Using coaching to check Reality

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Coaching Skills Series

This is one of many articles I intend to post this year considering the range of principles, skills and experiences you’ll need to be an effective coaching manager for the people in your team.

Here we consider ways accurately analysing the current situation. Check back in a couple of weeks for the next post which looks at how we can promote high quality thinking and reflection.



Having established a specific, clear and measurable Aim, we can now turn our sights to working with our coachees to develop a detailed understanding of their starting point; the current reality in other words. This is a vital step in the coaching process as it helps coachees become sensitized to what is going on around them and the feelings it invokes. Most of us work for a lot of the time in an almost ‘auto pilot’ mode where our thinking becomes sluggish and we miss important opportunities to do things better.

Consider these questions:

In relation to your issue:

  •  What’s happening now?
  • How much/How often is that happening?
  • How does this make you feel?
  • Who else is involved?
  • What happens to them?
  • What have you tried so far?
  • What results did you get?

The intent of these questions is to encourage the coachee to live in the ‘here and now’ or ‘in the moment’ as it is only in the present that we can make changes.

We need to be mindful of the temptation at the Reality stage of slipping into old ‘tell and instruct’ habits. If ever you find yourself thinking along the following lines, you may have fallen into a common trap:

‘I know exactly how you feel’

No you don’t. You only know how you felt in a similar situation. If I’m having an experience then that experience is unique. It may appear almost identical to a situation you’ve experienced, but there will be differences, however subtle. Even if our two situations were exactly alike in every detail, I’m me and you’re you. I have fashioned my own model of the world from my own unique experiences and you have done likewise. Our two models cannot possibly be the same. Besides which, does telling me about your similar situation and how you felt, help me move forward?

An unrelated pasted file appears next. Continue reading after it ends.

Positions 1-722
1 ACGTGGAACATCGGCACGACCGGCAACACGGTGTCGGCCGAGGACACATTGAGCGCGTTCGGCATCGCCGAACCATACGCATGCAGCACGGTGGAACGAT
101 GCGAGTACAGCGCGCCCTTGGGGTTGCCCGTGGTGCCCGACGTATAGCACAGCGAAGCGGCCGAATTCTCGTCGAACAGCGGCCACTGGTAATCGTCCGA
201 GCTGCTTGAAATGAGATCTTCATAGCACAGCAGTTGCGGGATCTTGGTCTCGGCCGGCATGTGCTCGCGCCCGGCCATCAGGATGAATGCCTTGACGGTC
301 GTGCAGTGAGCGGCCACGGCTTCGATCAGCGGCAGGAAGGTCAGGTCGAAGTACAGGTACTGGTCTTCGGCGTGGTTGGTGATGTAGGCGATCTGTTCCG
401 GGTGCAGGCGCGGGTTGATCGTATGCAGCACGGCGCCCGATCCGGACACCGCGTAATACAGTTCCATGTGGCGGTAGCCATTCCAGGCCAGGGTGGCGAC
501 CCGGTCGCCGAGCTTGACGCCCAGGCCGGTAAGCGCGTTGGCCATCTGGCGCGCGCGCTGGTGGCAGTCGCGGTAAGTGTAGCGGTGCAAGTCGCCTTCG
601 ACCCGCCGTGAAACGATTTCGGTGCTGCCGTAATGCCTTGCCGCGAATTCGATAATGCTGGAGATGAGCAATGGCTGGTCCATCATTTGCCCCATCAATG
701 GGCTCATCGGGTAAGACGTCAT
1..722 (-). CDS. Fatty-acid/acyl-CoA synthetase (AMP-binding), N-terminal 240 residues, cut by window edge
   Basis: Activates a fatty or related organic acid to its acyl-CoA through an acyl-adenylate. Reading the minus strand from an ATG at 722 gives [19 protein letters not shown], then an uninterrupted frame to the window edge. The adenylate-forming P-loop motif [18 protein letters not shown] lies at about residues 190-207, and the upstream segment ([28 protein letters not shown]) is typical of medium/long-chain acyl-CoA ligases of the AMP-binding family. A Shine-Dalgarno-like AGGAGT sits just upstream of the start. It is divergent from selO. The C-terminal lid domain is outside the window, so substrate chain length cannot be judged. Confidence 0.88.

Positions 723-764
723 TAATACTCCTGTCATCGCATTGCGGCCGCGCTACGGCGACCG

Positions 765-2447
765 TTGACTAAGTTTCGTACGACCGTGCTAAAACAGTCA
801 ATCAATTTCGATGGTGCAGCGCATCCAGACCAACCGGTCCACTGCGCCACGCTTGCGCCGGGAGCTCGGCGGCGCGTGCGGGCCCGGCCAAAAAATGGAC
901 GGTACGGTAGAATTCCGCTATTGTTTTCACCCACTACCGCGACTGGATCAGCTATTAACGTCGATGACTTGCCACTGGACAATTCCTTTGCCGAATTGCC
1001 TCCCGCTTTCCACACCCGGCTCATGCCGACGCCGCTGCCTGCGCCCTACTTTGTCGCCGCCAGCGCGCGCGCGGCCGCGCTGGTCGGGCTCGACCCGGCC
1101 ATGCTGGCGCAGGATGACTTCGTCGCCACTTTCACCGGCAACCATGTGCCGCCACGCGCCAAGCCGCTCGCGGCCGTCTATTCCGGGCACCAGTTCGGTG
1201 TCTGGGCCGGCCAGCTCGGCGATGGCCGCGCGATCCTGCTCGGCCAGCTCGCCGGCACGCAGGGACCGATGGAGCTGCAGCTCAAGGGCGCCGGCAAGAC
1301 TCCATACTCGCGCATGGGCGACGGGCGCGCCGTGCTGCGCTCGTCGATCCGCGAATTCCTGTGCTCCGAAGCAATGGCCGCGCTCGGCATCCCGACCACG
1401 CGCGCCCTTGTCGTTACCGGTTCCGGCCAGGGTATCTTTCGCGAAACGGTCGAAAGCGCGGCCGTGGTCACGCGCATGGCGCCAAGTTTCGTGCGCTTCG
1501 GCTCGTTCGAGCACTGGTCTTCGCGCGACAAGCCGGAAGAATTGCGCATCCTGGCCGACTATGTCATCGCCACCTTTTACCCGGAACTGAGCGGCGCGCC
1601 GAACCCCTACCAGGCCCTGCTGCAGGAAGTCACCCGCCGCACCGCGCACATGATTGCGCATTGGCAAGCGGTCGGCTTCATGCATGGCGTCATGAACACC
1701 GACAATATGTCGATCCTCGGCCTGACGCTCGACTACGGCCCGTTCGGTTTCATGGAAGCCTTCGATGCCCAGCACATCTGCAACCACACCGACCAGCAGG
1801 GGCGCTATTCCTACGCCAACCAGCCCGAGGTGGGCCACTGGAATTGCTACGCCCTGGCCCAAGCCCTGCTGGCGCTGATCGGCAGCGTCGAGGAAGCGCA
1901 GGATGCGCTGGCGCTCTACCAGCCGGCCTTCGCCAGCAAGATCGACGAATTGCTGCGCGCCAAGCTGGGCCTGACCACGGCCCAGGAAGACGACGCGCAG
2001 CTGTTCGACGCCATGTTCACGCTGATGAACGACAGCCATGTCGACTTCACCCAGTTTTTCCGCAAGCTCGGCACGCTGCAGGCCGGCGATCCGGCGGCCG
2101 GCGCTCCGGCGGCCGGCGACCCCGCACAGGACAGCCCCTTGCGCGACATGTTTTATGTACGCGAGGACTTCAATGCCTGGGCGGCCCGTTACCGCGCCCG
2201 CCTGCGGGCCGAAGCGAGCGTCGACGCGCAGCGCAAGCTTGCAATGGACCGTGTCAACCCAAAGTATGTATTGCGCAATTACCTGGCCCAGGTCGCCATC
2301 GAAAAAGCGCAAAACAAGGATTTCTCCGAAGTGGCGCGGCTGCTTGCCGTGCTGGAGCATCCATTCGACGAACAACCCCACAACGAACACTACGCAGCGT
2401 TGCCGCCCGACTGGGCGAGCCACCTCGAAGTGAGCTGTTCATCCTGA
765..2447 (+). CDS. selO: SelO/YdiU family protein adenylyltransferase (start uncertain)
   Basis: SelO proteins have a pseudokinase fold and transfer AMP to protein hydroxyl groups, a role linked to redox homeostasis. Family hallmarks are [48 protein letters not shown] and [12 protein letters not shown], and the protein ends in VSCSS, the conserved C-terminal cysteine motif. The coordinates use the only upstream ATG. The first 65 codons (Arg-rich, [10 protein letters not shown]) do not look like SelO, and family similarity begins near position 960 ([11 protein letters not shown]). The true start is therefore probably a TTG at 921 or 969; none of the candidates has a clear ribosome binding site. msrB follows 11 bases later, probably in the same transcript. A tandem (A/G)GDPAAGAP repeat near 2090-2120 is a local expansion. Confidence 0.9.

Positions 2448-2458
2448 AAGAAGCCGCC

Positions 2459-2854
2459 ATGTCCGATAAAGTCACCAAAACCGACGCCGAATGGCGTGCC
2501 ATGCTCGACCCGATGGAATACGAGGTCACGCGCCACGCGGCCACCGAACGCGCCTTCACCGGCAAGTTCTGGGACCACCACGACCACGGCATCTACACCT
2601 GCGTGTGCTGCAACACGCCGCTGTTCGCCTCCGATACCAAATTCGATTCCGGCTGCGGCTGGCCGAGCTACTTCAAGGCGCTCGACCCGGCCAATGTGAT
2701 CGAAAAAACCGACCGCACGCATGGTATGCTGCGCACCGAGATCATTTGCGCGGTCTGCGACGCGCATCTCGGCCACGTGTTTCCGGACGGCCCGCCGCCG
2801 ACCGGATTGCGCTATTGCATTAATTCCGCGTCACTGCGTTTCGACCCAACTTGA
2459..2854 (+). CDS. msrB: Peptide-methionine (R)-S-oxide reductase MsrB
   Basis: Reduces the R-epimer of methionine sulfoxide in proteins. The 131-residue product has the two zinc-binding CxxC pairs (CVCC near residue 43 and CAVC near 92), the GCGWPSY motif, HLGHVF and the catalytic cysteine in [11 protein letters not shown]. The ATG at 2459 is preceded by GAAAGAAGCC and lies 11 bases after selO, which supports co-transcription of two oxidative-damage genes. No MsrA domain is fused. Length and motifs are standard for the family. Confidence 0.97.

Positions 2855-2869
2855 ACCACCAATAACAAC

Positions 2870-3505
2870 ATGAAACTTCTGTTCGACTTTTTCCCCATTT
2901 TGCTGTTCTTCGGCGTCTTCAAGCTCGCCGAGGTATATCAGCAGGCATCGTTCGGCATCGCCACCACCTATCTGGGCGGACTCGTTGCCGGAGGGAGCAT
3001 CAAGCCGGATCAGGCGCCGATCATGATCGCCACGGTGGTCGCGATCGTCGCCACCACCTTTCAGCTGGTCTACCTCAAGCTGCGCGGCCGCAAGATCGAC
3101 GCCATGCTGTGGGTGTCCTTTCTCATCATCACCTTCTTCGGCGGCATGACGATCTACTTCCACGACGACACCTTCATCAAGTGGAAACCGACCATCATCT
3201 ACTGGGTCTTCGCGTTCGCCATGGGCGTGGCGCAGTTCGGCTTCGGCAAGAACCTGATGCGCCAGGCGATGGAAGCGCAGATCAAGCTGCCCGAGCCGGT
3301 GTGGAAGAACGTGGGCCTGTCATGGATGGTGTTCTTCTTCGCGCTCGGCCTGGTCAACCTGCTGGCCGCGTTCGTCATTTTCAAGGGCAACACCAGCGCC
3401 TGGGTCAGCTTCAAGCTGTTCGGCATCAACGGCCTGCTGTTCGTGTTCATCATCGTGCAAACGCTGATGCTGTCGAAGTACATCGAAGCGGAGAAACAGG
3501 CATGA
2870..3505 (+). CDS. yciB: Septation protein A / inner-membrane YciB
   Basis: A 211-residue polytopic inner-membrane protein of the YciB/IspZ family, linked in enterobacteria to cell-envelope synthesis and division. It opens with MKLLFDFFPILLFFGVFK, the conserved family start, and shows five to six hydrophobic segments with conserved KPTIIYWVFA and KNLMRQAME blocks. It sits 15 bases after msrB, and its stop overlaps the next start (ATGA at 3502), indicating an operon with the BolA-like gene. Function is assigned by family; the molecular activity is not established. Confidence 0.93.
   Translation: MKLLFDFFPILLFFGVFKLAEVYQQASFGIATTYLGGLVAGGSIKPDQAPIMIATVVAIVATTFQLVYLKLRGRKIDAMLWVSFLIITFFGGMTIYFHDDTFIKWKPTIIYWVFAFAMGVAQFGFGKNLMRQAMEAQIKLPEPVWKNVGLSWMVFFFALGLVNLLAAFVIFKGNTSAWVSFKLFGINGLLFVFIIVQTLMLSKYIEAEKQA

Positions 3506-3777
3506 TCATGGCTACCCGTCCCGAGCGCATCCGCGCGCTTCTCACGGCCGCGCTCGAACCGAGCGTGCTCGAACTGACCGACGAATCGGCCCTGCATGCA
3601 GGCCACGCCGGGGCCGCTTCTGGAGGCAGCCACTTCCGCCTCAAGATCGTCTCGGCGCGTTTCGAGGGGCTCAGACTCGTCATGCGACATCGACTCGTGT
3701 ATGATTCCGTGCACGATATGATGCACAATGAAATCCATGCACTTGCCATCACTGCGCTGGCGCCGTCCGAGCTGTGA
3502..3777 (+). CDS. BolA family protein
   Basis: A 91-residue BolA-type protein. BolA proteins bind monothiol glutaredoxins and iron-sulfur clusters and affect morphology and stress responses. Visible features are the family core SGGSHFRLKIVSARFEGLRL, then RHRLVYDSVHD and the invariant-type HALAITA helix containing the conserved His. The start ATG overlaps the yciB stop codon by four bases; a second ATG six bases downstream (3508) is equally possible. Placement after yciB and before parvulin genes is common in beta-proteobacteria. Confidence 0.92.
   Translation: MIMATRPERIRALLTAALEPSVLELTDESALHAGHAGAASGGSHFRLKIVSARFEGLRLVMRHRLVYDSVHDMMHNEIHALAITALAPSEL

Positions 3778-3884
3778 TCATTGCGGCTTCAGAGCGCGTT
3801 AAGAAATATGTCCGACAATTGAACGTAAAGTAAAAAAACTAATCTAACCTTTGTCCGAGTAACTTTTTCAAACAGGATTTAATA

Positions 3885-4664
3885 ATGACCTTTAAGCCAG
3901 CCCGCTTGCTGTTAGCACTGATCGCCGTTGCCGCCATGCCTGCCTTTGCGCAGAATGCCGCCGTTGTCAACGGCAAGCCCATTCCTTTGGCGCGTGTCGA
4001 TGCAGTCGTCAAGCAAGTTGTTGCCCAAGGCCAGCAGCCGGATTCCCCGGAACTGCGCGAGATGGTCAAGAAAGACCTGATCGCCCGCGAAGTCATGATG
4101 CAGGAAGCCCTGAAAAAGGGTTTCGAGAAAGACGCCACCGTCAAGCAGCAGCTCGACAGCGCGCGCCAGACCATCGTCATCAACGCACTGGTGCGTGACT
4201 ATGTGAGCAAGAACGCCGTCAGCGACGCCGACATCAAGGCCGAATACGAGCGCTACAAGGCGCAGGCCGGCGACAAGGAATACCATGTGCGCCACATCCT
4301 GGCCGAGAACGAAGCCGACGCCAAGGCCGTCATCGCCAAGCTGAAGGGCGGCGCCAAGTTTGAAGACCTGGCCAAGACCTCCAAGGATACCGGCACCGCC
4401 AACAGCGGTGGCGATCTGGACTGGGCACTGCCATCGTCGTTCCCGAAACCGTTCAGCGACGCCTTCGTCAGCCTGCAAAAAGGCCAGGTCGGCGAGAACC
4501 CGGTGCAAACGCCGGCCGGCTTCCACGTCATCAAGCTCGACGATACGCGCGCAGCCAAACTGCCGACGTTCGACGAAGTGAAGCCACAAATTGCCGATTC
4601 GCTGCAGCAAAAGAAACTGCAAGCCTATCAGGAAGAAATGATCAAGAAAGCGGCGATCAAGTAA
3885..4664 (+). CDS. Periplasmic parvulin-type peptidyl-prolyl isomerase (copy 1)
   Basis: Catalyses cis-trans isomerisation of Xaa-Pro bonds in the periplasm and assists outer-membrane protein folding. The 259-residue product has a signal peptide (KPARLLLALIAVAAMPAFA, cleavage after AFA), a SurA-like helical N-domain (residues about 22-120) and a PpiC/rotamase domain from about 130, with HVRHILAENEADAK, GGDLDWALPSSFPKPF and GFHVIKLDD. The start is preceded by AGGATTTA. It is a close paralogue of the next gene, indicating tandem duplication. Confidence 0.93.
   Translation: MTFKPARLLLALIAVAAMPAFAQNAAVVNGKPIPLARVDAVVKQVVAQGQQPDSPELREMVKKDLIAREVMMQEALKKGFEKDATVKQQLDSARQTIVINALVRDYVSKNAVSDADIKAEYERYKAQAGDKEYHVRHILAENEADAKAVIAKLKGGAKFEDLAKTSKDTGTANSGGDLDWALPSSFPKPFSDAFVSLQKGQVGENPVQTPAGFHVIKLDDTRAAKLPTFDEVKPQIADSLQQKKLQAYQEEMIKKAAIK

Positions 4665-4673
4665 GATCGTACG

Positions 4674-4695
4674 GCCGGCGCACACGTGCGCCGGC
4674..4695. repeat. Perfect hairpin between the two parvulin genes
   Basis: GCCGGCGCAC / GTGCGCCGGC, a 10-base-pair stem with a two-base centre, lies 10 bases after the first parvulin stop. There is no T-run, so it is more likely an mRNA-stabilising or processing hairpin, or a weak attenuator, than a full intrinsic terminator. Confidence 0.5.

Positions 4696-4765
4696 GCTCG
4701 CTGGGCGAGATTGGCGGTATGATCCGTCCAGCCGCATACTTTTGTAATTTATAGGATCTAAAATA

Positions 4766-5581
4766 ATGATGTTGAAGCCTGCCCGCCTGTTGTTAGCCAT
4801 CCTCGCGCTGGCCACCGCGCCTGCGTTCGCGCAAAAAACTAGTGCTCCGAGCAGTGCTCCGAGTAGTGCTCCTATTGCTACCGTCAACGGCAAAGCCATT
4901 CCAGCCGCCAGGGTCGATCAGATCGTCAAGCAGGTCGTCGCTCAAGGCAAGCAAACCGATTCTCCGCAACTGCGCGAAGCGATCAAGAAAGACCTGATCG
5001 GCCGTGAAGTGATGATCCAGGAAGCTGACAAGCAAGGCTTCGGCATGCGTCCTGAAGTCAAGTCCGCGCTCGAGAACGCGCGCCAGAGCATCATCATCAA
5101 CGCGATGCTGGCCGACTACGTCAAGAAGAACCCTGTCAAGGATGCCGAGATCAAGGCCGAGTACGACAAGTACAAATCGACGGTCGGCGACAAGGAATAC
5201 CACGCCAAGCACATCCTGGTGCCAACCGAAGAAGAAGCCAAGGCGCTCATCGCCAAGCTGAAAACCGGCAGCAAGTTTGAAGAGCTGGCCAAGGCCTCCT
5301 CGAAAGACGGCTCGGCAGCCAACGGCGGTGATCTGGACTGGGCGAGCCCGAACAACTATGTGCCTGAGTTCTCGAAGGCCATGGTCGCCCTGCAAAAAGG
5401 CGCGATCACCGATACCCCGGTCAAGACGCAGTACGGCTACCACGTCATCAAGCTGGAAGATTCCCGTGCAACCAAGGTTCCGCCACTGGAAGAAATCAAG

‘No, you’re wrong’

I may look at a set of circumstances and see things differently to you and it may be impossible to determine which of us is right or wrong. Is the glass half full or half empty? It’s all a matter of perspective. One of the greatest assets you can utilize as a coach is curiosity. The next time a coachee describes a situation and you disagree try asking, ‘how have you reached that conclusion?’, ‘What evidence do you have for that?’ or questions that similarly invite the coachee to really examine things.

‘Right, let’s move on’

The final trap is moving on from Reality too quickly. There’s real insight to be gained in this part of the questioning sequence but it might need some time.

Other useful questions you can try at the Reality stage include:

  • How do you know your perception is accurate?
  • What do you think in that situation?
  • What do you feel in that situation?
  • What other factors are relevant?
  • Who else is relevant?
  • What is their perception of the situation?



Matt Somers

Matt Somers

Matt Somers is the UK’s leading trainer of managers as coaches. His coaching skills training programmes, books, articles and seminars have helped thousands of managers achieve outstanding results through their people.

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2 Responses

  1. Hi Matt,
    always good to see your common sense advice. I guess another linked trap is not holding the silence long enough! cheers

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